• Monocacy National Battlefield, Best Farm

    Monocacy

    National Battlefield Maryland

Plan Your Visit

Visitor at Monocacy National Battlefield

Although the battlefield landscape is agrarian and may appear to be rural, the park is located less than two miles south of the city of Frederick, Maryland and has numerous amenities even closer. It is always a good idea to wear sturdy walking shoes on our trails and bring your own water, sunscreen, and insect repellent during hot or dry weather. Please also be sure to check our local weather. To ensure your visit is as safe and as fun as possible, be sure to click on the links above.

Monocacy National Battlefield is a trash free park. There are no trash receptacles on the battlefield, so please plan on taking all your trash with you. Thank you for keeping the park clean for all our visitors!

 

July 5 - 11, 2014: 150th Battle of Monocacy Commemoration

The Thomas Farm Walk with Ed Bearss scheduled on Saturday, July 5 has been canceled. To make reservation for the Friday July 11 Bus Tour to Fort Stevens (Fee) contact the Western Maryland Interpretive Association at 301-432-4329.

Monocacy National Battlefield will commemorate the event with living history encampments and demonstrations including artillery, infantry and cavalry. Special activities include hikes, programs, musical concerts, and guest speakers. A special museum exhibit, "Honoring Heroism," will include the original map of the "Battle of Monocacy' by Jedediah Hotchkiss on loan from the Library of Congress. View revised event schedule.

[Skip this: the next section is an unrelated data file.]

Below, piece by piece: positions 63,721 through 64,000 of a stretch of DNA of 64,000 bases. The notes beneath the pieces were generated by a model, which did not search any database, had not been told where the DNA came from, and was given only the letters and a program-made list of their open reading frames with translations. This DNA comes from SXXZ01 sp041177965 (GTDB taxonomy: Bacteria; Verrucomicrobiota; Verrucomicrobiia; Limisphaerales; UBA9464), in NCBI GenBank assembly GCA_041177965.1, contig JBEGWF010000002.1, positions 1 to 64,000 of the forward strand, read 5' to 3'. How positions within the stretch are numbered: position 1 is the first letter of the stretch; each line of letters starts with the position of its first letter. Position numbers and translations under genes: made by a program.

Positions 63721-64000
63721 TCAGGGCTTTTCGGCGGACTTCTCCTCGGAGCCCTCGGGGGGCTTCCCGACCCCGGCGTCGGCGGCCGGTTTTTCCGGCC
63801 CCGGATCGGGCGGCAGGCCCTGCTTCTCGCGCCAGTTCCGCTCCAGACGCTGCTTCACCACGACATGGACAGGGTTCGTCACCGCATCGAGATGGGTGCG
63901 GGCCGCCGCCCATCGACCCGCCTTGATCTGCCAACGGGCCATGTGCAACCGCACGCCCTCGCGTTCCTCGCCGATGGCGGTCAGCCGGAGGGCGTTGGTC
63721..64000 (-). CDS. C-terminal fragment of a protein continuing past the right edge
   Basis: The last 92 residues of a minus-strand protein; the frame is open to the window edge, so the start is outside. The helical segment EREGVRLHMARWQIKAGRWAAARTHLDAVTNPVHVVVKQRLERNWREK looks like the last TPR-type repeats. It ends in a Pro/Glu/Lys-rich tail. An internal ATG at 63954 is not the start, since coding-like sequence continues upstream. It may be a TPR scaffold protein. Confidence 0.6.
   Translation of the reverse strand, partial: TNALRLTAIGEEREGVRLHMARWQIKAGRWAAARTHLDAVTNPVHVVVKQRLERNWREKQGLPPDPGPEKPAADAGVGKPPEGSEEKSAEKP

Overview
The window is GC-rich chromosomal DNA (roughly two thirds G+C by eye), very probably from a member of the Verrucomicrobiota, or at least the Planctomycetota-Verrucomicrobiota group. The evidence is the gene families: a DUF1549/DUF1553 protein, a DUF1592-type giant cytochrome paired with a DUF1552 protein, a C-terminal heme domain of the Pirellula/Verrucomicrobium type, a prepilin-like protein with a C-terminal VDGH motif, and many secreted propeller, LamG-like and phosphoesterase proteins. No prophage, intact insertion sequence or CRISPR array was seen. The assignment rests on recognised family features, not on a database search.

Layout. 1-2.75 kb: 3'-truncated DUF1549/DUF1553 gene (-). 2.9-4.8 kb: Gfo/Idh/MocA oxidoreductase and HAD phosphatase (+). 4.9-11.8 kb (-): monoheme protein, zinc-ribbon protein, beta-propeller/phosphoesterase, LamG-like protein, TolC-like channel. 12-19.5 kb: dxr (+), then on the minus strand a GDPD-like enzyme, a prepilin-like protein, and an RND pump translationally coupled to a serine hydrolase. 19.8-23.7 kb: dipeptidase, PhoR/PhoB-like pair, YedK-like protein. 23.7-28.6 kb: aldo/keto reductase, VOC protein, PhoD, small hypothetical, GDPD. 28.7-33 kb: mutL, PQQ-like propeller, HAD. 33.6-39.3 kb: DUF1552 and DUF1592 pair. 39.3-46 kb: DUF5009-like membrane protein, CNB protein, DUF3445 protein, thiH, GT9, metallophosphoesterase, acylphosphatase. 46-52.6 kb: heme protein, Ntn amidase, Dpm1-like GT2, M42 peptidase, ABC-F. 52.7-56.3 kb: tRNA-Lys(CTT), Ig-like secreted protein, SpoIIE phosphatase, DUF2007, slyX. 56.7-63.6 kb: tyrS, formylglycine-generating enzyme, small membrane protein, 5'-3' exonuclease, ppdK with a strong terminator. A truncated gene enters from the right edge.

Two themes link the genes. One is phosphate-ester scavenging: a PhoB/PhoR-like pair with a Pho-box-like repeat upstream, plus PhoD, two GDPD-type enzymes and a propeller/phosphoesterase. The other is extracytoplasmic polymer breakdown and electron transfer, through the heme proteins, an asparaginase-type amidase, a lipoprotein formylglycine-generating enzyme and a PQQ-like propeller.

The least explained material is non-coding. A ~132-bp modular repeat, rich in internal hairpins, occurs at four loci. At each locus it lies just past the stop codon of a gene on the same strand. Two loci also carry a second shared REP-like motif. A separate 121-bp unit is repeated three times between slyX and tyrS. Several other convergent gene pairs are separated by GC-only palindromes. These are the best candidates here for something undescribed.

July 12 - 13, 2014: 150th Commemoration of Maryland Emancipation

The end of slavery in Maryland will be commemorated at Monocacy National Battlefield. The event will include United States Colored Troops, musical concerts, archeology programs, "Honoring Heroism" museum exhibit and talks on General Lew Wallace and emancipation. View event schedule

Did You Know?

Did You Know?

White-tailed deer are found in abundance on the battlefield. The rising population of deer has an intense affect on the herbaceous and woody plants found within the park, and several studies have recently been conducted on the effects of the overpopulation of deer. More...